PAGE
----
By GREG BEACHAM
AP Sports Writer
PASADENA, Calif. — Wisconsin believes its third straight trip to the Rose Bowl could be the charm. Stanford is hoping for another victory in its charmed run through the Bowl Championship Series.
The unranked Badgers (8-5) and the No. 8 Cardinal (11-2) will meet in the 99th edition of the Rose Bowl on Jan. 1, the bowl formally announced Sunday night.
Arroyo Seco will be filled with fans wearing red and white when two schools with virtually identical colors play a rematch of the 2000 Rose Bowl, won 17-9 by Wisconsin with Heisman Trophy-winning tailback Ron Dayne.
That loss was Stanford’s most recent trip to the Granddaddy of Them All, while the Badgers lost the last two Rose Bowls to TCU and Oregon.
Stanford is in its third consecutive BCS bowl.
The Cardinal’s run to the Orange, Fiesta and Rose bowls in consecutive seasons was a nearly unimaginable feat just six seasons ago when coach Jim Harbaugh took over the long-struggling program at a school with lofty academic standards and a fan base dwarfed by the conference’s big-name football schools.
Wisconsin is no stranger to surprising occurrences after this weekend. The Badgers seemed highly unlikely to make their third straight Rose Bowl this season after a series of narrow losses, but they stunned Nebraska 70-31 on Saturday in the Big Ten title game to earn yet another sun-splashed break from the Wisconsin winter for their hearty fan base.
Harbaugh and quarterback Andrew Luck led Stanford’s turnaround over the past four years, but those two NFL-bound leaders never managed what coach David Shaw and freshman quarterback Kevin Hogan did in the past month by winning the conference title and getting the Cardinal back to Pasadena.
After beating No. 1 Oregon 17-14 in an overtime thriller two weeks ago, Stanford beat UCLA twice in seven days, clinching the Rose Bowl berth with another nail-biter at Stanford Stadium on Friday night.
Stanford hasn’t won the Rose Bowl since the Indians — as the Cardinal were known until 1972 — earned back-to-back victories following the 1970 and 1971 seasons. Quarterback Jim Plunkett led the first win to cap his Heisman Trophy season.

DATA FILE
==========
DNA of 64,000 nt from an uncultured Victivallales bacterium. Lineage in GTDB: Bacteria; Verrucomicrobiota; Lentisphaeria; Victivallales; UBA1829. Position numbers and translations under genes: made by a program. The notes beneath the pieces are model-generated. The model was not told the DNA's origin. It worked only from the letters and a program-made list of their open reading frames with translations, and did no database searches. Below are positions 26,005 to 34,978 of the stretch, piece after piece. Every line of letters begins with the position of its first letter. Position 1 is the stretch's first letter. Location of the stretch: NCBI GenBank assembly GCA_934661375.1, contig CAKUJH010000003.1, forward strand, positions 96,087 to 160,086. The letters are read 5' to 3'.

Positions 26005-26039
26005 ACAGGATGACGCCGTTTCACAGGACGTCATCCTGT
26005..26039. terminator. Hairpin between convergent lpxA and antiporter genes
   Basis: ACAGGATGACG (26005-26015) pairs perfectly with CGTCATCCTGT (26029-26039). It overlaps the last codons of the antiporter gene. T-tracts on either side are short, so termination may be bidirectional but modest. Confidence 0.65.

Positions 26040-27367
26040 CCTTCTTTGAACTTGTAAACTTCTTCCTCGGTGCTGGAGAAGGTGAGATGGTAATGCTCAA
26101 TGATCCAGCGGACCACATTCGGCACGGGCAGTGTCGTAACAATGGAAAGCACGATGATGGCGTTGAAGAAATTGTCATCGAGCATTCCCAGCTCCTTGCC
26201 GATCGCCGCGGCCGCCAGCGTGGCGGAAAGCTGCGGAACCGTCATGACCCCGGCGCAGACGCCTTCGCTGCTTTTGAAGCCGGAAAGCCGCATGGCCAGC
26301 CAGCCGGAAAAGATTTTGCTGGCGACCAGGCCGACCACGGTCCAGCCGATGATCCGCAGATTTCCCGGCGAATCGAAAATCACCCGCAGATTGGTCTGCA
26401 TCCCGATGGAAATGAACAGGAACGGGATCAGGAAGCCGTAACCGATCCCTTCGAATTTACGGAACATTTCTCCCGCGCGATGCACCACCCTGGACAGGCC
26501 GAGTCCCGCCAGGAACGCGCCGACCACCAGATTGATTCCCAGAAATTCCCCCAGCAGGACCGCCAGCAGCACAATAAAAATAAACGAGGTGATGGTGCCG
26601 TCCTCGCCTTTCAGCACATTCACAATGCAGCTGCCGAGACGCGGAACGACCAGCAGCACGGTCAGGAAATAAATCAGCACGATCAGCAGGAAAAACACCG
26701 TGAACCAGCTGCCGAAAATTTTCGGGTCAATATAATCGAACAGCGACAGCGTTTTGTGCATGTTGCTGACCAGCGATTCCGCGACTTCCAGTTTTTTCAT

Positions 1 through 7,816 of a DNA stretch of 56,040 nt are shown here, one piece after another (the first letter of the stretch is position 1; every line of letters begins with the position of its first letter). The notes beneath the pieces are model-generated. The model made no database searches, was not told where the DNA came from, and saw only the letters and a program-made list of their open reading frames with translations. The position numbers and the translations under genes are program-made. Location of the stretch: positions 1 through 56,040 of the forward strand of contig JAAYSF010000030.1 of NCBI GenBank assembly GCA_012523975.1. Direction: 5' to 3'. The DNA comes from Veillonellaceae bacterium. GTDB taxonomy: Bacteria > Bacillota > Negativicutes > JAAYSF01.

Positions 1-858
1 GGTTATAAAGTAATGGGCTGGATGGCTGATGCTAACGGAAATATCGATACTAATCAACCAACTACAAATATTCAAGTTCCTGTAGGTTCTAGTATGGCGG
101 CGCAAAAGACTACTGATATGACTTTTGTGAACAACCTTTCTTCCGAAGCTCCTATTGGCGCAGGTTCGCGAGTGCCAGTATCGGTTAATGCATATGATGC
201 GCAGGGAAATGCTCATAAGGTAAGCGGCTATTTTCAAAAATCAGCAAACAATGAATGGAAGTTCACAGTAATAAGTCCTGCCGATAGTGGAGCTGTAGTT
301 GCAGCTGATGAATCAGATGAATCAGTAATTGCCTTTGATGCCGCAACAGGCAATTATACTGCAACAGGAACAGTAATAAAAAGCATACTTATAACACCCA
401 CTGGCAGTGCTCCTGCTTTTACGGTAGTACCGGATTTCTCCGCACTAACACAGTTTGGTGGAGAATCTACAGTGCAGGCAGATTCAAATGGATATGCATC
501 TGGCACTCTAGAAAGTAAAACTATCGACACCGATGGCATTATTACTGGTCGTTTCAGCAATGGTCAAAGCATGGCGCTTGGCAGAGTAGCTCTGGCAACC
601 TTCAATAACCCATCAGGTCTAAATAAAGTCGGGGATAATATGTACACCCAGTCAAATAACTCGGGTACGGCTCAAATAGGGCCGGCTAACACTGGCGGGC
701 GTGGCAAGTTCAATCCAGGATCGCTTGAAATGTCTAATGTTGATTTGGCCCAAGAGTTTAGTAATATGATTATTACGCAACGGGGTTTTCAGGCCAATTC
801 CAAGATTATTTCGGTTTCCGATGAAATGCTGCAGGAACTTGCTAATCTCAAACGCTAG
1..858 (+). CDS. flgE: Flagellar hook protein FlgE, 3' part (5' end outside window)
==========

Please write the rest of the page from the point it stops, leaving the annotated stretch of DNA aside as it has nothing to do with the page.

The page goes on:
The Badgers finished third in their division, but capitalized on their chance to play for the title with Ohio State and Penn State ineligible for postseason play. After routing the Cornhuskers, the Badgers became the first five-loss team ever to reach the Rose Bowl — and just the second Big Ten team to play in three straight Rose Bowls, joining Michigan in the late 1970s.
Wisconsin wasn’t as mediocre as its 7-5 regular-season record indicated, however. Those five losses were by a combined 19 points, including three overtime defeats — and the Badgers left little doubt they’re the best bowl-eligible team in the Big Ten with their demolition of Nebraska, the odds-on favorite to return to the stadium where the Huskers lost to UCLA back in September.
Star tailback Montee Ball is among the Badgers who will be playing in their third Rose Bowl. He rushed for 132 yards against TCU and 164 against Oregon, but Wisconsin lost a 21-19 nail-biter to the Horned Frogs before the Ducks shredded their defense for 621 yards in last year’s 45-38 victory — the highest-scoring Rose Bowl ever played.
Stanford’s entire renaissance has been leading to this trip down the California coast, ever since Harbaugh took over a moribund program in 2007 and immediately engineered one of the biggest upsets in college football history, beating No. 2 Southern California as a 41-point underdog.
Harbaugh and Shaw, his offensive coordinator, finally put together a winning season in 2009 to earn the Cardinal’s first bowl appearance since 2001. Stanford then went 12-1 and beat Virginia Tech in the Orange Bowl in 2010 before Harbaugh’s departure to the San Francisco 49ers.
The Cardinal didn’t miss a beat when Shaw took over, with Luck leading them to an 11-2 season ending with an overtime loss to Oklahoma State in the Fiesta Bowl. Stanford bounced back from early losses to Washington and Notre Dame this season with a spectacular finish, including that suffocating defensive performance against the previously dominant Ducks — on Oregon’s home field, no less.